We went to the restaurant for dinner. Bec from work said that it was the most amazing place she's ever been to, and we had to see for ourselves. There were literally hundreds of diners, yet the place ran like clockwork. There were multiple buffet stations, so you just chose the one nearest you and joined the queue. Chandeliers hung from everything, huge statues of chicken-footed gods were looming over us, piles of food , drink, people, lights, camera action! Again... full on glitz, with hundreds of people all over everywhere. As the man sitting on the table with us said, "If this place was in Australia, we'd be waiting to get fed for a week!" Yet everything moved with electric efficiency.

After dinner we went out to find our friends amongst the crowd. While we were looking for them, we wandered into the 'Luxury Goods Shop' to have a gander. Again, lots of glitz and sparkle (why wasn't that a surprise by now??) but there were some lovely bags, shawls and pearls. As I came through the door I noticed the most delicious pearl necklace - just 3 small pearls in different colours. Simple, and beautiful. I assumed they were too expensive and left. However, once we caught up with our friends, I dared Pitsa to go in there and buy something. She's laughing and saying "No. I'm not buying!!" but we all went in and yes... when I found out the pearls were only 1000 baht (about $40) I laid down the cash. I was so rapt. I've already got a silver chain from Bali, so I'm set. That was going to be my major present to myself. (Little did I know that the emerald and diamond ring was lurking in my future. )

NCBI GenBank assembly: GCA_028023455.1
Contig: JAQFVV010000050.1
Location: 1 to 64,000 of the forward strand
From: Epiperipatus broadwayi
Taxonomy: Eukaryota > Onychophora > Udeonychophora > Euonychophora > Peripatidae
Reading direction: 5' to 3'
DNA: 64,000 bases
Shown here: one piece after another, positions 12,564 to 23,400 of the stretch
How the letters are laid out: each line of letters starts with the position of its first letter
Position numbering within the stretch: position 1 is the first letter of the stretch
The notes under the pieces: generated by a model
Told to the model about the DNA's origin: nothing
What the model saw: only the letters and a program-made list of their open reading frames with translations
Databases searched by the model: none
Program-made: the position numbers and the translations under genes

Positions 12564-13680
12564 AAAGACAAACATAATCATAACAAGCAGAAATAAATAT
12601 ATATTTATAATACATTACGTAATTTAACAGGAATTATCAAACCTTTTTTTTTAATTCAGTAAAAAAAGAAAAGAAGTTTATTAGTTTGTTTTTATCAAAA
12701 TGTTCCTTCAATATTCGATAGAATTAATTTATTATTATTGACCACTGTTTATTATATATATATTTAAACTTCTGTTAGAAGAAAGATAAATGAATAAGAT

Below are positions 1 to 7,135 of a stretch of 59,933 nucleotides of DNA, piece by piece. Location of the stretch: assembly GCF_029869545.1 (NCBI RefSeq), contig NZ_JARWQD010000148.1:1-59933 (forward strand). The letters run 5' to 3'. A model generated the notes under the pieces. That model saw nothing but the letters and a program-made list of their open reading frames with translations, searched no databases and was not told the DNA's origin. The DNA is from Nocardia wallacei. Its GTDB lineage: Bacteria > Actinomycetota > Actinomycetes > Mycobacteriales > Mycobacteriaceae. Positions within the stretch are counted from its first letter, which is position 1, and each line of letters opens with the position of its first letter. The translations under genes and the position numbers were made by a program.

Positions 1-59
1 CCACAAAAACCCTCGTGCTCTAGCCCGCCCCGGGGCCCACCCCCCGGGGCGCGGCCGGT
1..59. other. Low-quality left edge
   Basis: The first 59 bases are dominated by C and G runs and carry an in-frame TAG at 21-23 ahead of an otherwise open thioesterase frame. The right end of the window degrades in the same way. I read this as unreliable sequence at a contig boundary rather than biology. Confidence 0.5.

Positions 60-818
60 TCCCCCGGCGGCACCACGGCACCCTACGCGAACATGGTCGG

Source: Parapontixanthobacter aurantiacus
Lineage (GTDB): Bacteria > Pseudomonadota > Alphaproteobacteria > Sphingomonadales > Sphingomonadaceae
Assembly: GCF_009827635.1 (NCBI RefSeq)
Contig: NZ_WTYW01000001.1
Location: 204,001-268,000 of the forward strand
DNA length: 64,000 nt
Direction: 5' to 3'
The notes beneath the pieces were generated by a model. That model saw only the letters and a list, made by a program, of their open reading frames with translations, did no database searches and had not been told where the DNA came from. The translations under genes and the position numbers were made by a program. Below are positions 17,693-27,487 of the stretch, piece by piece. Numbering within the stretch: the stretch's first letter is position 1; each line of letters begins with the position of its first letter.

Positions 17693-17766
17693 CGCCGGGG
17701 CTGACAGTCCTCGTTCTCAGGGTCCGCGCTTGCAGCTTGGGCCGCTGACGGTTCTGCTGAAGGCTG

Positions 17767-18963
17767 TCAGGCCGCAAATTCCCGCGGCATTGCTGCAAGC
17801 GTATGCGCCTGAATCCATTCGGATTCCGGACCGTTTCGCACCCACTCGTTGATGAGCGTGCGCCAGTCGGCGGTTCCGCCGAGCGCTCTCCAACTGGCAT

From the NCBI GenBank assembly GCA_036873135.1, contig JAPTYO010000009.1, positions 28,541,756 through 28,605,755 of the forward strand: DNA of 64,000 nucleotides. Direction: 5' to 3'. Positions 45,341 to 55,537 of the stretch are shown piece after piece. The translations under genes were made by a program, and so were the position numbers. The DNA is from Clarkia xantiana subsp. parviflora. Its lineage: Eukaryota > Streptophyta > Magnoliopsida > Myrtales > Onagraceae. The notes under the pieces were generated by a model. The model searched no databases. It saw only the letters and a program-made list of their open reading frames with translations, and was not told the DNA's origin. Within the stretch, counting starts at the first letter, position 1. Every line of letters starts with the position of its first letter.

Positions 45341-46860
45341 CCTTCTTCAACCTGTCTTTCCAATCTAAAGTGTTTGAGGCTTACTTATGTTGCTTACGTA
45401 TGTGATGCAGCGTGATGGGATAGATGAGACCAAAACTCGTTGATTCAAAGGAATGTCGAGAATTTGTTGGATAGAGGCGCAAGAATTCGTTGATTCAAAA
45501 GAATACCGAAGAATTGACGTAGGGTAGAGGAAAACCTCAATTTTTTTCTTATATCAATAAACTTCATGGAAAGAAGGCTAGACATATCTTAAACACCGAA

We hung around together for about an hour before the show began. My family were up near the back, which was good because we got to see everything without craning our necks every which way. The show opened with a row of elephants parading through the theatre. Have to say that I've never seen this before. And they held the tail of the one in front of them with their trunks, just like in Dumbo. I was enchanted.
The show itself was interesting. A mix of traditional Thai dance and culture with trapeze, fireworks, magic and clowns thrown in. The colours were gorgeous, and there were huge amounts of performers on stage at any one time. Simple economics in Australia means that we never get to see theatre on this scale back home. However, it was the animals that made the show really amazing. Trained chickens (I know!!!! Real chickens!!!), doves and goats, and of course the elephants.